It is interesting to note the reactions of appellants to observations in the opinion of the trial court to the effect that the Commissioner erred in allowing the tax deduction in question. They vehemently argue that the filing of the consolidated returns and the use of plaintiff's loss to offset defendant's income was proper under the tax law and regulations. It is also interesting to note that the compromise of the tax claim between the Bureau of Internal Revenue and Corporation acting through its attorney-in-fact, James K. Polk, occurred after this action was commenced on October 10, 1946, and after the filing of the complaint in intervention on April 7, 1947; that no effort was made to invoke the power of the court to enjoin the officers of Corporation from continuing in their efforts to have the Bureau accept the consolidated returns as filed; that nothing was done to revoke Polk's power-of-attorney to represent Corporation in the proceedings before the Bureau; that Polk, as attorney-in-fact for Corporation, made an offer of settlement of tax liability for 1942, 1943 and the first four months of 1944 by letter of May 19, 1947, to the Internal Revenue Bureau; that a stipulation (hereafter discussed) was entered into between counsel in this case approving the settlement of the returns with the Government; that Corporation's Board of Directors adopted a resolution approving and ratifying the offer of settlement August 13, 1947.
In the opinion filed by the trial court, D.C., 85 F. Supp. 868, 874, appears the expressed view that the Bureau of Internal Revenue should not have compromised the tax claim of the taxpayers and should have insisted that the claimed deductions be disallowed in their entirety. The court said, "If I had the power, I would not hesitate to set aside the tax settlement. Indeed, if I could, I would order these taxes paid to the United States. That would effectively dispose of the cause." While we agree with the principal holding of the trial court, we do not share this view. A taxpayer may avail himself of every means of tax deduction proper under the applicable statutes. Here the Commissioner questioned the taxpayer's right to the deduction and, after months of negotiation, compromised the disagreement with the taxpayer in lieu of litigating it in the Tax Court. The tax laws authorize the Commissioner to enter into compromises and they are binding on the court in the absence of fraud. This is particularly true in a collateral proceeding. The settlement of the tax claims is an undisputed fact in this case and whether or not it was advantageous to the government is not in issue. The trial court recognized the expression of this view as dictum when it stated: "Obviously the Court cannot pass judgment upon the validity of the tax compromise and settlement. It is now closed. It is final and cannot be reopened except for fraud." (emphasis added.)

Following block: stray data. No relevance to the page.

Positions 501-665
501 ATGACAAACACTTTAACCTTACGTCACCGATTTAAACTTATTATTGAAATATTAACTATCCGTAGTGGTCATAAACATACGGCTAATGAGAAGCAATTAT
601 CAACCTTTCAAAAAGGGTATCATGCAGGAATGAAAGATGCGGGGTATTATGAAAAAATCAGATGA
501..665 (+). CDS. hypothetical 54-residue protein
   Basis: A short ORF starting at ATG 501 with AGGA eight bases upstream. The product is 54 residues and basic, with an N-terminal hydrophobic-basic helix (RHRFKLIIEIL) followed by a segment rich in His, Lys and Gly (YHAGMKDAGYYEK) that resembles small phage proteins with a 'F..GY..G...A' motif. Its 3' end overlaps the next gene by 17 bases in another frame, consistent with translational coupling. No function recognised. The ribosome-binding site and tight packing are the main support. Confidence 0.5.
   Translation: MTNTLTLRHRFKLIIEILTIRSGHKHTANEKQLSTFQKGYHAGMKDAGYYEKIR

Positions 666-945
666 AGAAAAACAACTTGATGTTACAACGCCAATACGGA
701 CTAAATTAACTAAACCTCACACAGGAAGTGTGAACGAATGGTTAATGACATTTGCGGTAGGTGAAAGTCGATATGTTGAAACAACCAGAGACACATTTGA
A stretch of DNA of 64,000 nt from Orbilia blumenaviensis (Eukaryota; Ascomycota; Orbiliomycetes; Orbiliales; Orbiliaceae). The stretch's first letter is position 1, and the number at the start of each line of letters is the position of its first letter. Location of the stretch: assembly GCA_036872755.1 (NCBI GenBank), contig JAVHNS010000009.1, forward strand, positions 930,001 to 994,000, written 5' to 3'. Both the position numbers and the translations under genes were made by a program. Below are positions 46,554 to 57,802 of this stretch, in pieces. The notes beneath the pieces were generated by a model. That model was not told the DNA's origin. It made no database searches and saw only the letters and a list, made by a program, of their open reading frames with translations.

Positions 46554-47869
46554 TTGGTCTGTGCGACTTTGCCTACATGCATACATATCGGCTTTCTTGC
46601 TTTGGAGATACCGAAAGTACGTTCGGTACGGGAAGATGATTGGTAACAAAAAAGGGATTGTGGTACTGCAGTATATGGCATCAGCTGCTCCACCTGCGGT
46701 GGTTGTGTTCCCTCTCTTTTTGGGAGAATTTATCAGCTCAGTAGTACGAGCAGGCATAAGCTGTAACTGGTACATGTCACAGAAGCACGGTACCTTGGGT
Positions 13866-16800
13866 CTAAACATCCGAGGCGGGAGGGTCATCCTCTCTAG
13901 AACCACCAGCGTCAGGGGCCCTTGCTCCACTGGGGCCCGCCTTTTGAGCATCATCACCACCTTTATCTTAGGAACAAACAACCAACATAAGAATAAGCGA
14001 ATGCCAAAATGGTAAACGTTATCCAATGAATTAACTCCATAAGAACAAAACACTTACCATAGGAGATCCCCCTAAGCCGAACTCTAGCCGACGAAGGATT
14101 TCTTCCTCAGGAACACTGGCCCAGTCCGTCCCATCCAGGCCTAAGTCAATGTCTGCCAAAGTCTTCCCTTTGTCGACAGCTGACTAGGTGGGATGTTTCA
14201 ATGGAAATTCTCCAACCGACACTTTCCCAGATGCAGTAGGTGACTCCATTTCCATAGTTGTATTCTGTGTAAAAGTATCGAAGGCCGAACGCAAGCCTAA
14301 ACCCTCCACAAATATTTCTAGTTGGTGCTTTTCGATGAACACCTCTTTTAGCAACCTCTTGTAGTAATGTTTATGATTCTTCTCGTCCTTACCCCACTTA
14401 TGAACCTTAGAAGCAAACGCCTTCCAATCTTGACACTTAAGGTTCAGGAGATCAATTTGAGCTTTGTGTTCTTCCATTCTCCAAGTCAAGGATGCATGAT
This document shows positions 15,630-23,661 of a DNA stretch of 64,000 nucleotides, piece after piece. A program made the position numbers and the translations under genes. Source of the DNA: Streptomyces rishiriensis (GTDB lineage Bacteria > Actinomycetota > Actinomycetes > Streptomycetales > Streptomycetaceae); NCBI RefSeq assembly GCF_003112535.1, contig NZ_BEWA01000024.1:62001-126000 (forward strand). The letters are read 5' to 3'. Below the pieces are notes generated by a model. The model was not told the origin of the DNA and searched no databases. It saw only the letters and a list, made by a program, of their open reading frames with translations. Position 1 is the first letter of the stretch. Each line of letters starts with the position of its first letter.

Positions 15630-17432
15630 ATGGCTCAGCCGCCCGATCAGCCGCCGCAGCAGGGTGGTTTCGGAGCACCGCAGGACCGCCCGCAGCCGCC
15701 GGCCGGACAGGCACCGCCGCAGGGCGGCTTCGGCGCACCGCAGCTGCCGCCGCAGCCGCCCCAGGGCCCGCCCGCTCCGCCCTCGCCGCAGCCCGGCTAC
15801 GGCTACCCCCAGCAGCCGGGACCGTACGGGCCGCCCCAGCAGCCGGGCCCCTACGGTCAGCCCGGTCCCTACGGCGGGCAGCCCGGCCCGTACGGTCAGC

The conclusion is inescapable that Corporation's officers, when they filed consolidated returns, did not violate any obligation but, on the contrary, were conforming with the policy and directions of Corporation.
Appellants suggest that Corporation was under no obligation to file consolidated returns; that it could have demanded that the subsidiaries enter into an agreement to pay it a sum of money as a prerequisite to its consent to filing such returns; that inasmuch as its officers did not exact such an agreement, they failed in their obligation to Corporation and are chargeable with an "unfair" omission to be imputed to the subsidiary by reason of the supposed domination.
Section 141(a) of the Internal Revenue Code grants the privilege of filing consolidated returns upon the condition that all members of the affiliated group consent to the regulations prescribed by the Commissioner under the authority of subsection (b) of the same section. Regulation 104, Section 23.12 provides that the consolidated return shall be made by the parent corporation. Under the Regulations, the parent corporation is the agent for the entire group, and (except in unusual circumstances) all dealings with the Commissioner are handled by the parent.
Appellants argue that consolidated returns were designed solely for the benefit of the parent corporation. The argument is not sound. The Code and Regulations recognize that the benefit of consolidated returns is for all corporations in the group. Any subsidiary in the group, as well as the parent, may prevent the filing of consolidated returns if the filing is detrimental or contrary to the interests of such corporation. Appellants assert that in the usual case the tax saving which a subsidiary effects will inure to the parent by way of increasing the value of its stock or by way of dividends. This is quite true in the usual case. But it does not mean that this result must follow, nor does it follow that, because the value of a parent's equity in a subsidiary corporation is increased by reason of benefits flowing to the subsidiary's preferred stockholders and creditors, it may receive the benefits direct, regardless of the rights of the subsidiary's preferred stockholders, creditors and minority common stockholders.
The appellants and intervenors contend that the tax laws require "economic unity" for the filing of consolidated returns. This is incorrect. The Regulations suggest procedure in cases where a subsidiary has left the affiliated group. Regulation 104, Section 23.12(e). Thus, the regulations specifically envision situations where economic unity shall cease and yet permit the filing of consolidated returns. If, by the time the returns are filed the affiliation has ceased to exist, any benefits to the subsidiary obviously cannot inure to the parent. That is precisely the situation in the case at bar. In the tax periods involved there was an affiliated group. When the returns and the claim for refund were filed, affiliation no longer existed. Therefore, the benefit of the consolidated return could not accrue to the parent corporation. If the assertion of appellants that consolidated returns "are not permitted for the benefit of the subsidiaries" were literally true, then there would be no lawsuit here because consolidated returns could not have been filed in the first instance.